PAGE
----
Lyndon B. Johnson Space Center
Houston, Texas 77058
While there he served as Program Manager for the F4H "Phantom" Fighter. A graduate of the Aviation Safety School of the University of Southern California, he also served as Safety Engineer with the Fighter Squadron 101 at the Naval Air Station, Oceana, Virginia.
He has logged more than 5,000 hours flying time, including more than 3,500 hours in jet aircraft. Captain Lovell was selected as an Astronaut by NASA in September 1962. He has since served as backup pilot for the Gemini 4 flight and backup Commander for the Gemini 9 flight, as well as backup Commander to Neil Armstrong for the Apollo 11 lunar landing mission.
On December 4, 1965, he and Frank Borman were launched into space on the history making Gemini 7 mission. The flight lasted 330 hours and 35 minutes and included the first rendezvous of two manned maneuverable spacecraft.
The Gemini 12 mission, commanded by Lovell with Pilot Edwin Aldrin, began on November 11, 1966. This four-day, 59 revolution flight brought the Gemini program to a successful close.
Lovell served as Command Module Pilot and Navigator on the epic six-day journey of Apollo 8, man's maiden voyage to the moon, December 21-Z7, 1968. Apollo 8 was the first manned spacecraft to be lifted into near-earth orbit by a 7-1/2 million pound thrust Saturn V launch vehicle; and Lovell and fellow crewmen, Frank Borman and William A. Anders, became the first humans to leave the Earth's gravitational influence.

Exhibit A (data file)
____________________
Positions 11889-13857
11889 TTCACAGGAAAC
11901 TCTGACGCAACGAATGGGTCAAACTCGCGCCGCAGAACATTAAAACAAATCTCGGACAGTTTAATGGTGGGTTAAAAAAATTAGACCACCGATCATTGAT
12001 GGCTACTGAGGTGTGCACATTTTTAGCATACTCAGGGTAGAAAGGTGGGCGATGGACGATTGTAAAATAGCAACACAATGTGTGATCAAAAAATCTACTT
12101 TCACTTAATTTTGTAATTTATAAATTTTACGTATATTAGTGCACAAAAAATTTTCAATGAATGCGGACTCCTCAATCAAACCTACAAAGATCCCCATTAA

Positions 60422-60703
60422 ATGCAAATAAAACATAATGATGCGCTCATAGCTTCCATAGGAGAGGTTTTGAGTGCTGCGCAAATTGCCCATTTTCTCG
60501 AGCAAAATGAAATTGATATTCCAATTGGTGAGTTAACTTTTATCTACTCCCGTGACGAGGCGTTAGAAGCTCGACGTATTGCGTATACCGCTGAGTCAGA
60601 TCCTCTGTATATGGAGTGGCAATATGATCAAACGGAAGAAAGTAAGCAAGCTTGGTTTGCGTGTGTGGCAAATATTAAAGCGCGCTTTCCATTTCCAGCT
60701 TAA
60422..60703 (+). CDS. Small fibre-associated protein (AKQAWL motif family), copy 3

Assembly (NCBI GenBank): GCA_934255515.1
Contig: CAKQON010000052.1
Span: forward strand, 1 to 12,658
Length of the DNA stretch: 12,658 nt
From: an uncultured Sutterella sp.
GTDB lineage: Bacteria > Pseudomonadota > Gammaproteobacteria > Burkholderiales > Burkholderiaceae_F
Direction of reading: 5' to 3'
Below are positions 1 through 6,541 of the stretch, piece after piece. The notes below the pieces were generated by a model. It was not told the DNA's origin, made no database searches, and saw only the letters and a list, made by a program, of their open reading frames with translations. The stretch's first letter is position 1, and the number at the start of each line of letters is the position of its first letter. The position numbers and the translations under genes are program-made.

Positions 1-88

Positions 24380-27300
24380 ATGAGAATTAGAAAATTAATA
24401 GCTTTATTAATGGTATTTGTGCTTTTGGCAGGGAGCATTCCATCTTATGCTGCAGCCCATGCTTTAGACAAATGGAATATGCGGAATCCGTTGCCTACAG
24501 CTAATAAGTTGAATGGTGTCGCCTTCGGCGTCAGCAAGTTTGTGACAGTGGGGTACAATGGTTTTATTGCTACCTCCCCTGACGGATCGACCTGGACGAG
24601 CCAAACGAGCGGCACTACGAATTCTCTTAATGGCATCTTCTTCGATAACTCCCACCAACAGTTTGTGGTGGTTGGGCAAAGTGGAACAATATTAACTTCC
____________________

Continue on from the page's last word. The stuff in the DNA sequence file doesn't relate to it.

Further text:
He completed his fourth mission as Spacecraft Commander of the Apollo 13 flight, April 11-17, 1970, and became the first man to journey twice to the moon. Apollo 13 was programmed for ten days; however, the original flight plan was modified en route to the moon due to a failure of the Apollo 13 Service Module cryogenic oxygen system. Lovell and fellow crewmen, John L. Swigert and Fred W. Haise, working closely with Houston ground controllers, converted their lunar module Aquarius into an effective lifeboat. Their emergency activation and operation of lunar module systems conserved both electrical power and water in sufficient supply to assure their safety and survival while in space and for the return to earth.
Captain Lovell held the record for time in space with a total of 715 hours and 5 minutes until surpassed by the Skylab flights.
On March 1, 1973, Captain Lovell retired from the Navy and from the Space Program to join Bay-Houston Towing Company in Houston, Texas. Bay-Houston Towing Company is a diversified company involved in harbor and coastwise towing, mining, and marketing of peat products for the lawn and garden industry, and ranching. He was promoted to the position of President and Chief Executive Officer on March 1, 1975.